• BEPS in Africa: Changes in Mauritius
Report:

BEPS in Africa: Changes in Mauritius

19 July 2018

Owen Murphy , Africa Desk Leader |

Base Erosion and Profit Shifting (BEPS)can be described as tax planning strategies that exploit gaps and mismatches in tax rules to artificially shift profits to low or no-tax locations where there is little or no economic activity (OECD).
The OECD developed the Inclusive Framework on BEPS for its members and other countries to collaborate on the implementation of the OECD / G20 BEPS Project. The BEPS Project creates a single set of consensus-based international tax rules to protect tax bases whilst increasing certainty and predictability for taxpayers. The 15 BEPS actions recommended by the OECD are:


 Action 1

 Addressing the tax challenges of the digital economy

 Action 2

 Neutralising the effects of hybrid mismatch arrangements

 Action 3

 Designing effective controlled foreign company rules

 Action 4

 Limiting base erosion involving interest deductions and other financial payments

 Action 5

 Countering harmful tax practices, taking into account transparency and substance

 Action 6

 Preventing the granting of treaty benefits in inappropriate circumstances

 Action 7

 Preventing the artificial avoidance of permanent establishment status

 Actions 8-10

 Aligning transfer pricing outcomes with value creation

 Action 11

 Measuring and monitoring BEPS

 Action 12

 Mandatory disclosure rules

 Action 13

 Transfer pricing documentation and country-by-country reporting

 Action 14

 Making dispute resolution mechanisms more effective

 Action 15

 Developing a multilateral instrument to modify bilateral tax treaties

BEPS is very significant for developing countries due to their strong reliance on corporate income tax, particularly from multinational enterprises. Including them on the international tax agenda is important to ensure that they receive support to address their specific needs (OECD). African countries that introduce measures to counter the negative effects of BEPS are on the increase. Some of these measures include:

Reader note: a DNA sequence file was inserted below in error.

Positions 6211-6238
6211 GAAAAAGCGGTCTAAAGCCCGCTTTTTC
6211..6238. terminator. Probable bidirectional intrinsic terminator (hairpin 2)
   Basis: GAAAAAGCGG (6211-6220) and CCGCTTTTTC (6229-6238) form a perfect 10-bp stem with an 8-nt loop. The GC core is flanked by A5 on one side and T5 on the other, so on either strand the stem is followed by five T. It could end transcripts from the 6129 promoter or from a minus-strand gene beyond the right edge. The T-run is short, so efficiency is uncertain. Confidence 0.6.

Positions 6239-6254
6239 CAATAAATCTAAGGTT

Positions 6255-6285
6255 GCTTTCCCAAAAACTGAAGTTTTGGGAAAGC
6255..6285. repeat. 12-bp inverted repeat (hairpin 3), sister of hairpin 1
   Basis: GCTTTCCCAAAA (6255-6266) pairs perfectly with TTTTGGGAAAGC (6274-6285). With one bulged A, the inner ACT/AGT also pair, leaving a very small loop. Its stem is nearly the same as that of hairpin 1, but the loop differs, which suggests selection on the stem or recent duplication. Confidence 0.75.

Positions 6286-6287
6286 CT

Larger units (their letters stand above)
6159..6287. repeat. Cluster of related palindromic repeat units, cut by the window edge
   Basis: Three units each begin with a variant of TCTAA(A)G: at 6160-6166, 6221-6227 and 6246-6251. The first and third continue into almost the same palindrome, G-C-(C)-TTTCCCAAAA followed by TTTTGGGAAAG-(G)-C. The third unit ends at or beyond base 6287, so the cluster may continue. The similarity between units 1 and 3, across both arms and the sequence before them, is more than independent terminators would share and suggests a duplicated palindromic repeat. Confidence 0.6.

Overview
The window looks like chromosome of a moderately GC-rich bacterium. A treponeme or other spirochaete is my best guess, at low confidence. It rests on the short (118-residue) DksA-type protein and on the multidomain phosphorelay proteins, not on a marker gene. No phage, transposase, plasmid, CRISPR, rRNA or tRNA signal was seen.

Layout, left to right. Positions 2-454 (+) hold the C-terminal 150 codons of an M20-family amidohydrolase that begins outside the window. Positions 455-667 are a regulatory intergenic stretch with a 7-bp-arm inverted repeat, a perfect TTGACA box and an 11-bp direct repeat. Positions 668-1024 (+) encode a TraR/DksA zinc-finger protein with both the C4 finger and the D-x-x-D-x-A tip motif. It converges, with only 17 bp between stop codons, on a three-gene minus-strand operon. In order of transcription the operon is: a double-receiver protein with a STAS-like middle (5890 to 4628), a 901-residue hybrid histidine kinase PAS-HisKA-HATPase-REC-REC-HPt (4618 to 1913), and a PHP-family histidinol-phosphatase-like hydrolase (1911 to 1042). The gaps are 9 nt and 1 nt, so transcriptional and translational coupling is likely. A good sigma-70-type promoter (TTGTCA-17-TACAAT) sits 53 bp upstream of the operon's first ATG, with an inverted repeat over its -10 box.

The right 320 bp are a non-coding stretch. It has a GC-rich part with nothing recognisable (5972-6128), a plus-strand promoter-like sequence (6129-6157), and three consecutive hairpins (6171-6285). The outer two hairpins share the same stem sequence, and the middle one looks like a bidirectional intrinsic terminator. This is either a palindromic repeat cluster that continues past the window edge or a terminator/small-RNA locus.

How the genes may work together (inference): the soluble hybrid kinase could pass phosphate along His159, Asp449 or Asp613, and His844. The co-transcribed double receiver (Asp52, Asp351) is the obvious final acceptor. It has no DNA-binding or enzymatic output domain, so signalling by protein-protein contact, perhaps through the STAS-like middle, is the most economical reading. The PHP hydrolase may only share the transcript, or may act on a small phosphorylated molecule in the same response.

• Introducing transfer pricing legislation and requirements to furnish documentation
  • Tightening of anti-avoidance legislation
  • Extending deemed source provisions
  • Extending double tax treaty networks
  • Ratifying the BEPS multilateral instruments
  • Strengthening tax administrations to implement measures in the international tax arena
  • Introducing measures to prevent aggressive cross border tax planning

Mauritius joined the inclusive framework for the global implementation of the BEPS on 24 November 2016. On 5 July 2017 it signed the Multilateral Instrument (MLI) to Implement Tax Treaty Related Measures to Prevent BEPS. This series of tax treaty measures will lessen the opportunity for tax avoidance by multinational enterprises. The convention has been developed under Action 15 of the BEPS project. Mauritius has now introduced measures in response to BEPS Action 5 (Countering Harmful Tax Practices More Effectively) in its Budget Speech for 2018 / 2019 delivered on 14 June 2018. According to the IBFD, the deemed foreign tax credit regime available to Category 1 Global Business Licence companies will be abolished on 31 December 2018 and a partial exemption regime will be introduced which will exempt 80% of specified income from income tax. The exemption will be granted to all companies in Mauritius, except banks, and will apply to foreign source dividends, profits attributable to a foreign permanent establishment; interest and royalties; and income from the provision of specified financial services. The existing credit system for double taxation relief will continue to apply if partial exemption is not available. Category 2 Global Business Licence regime will be abolished and the Income Tax Act provisions applicable to that regime will be reviewed accordingly.

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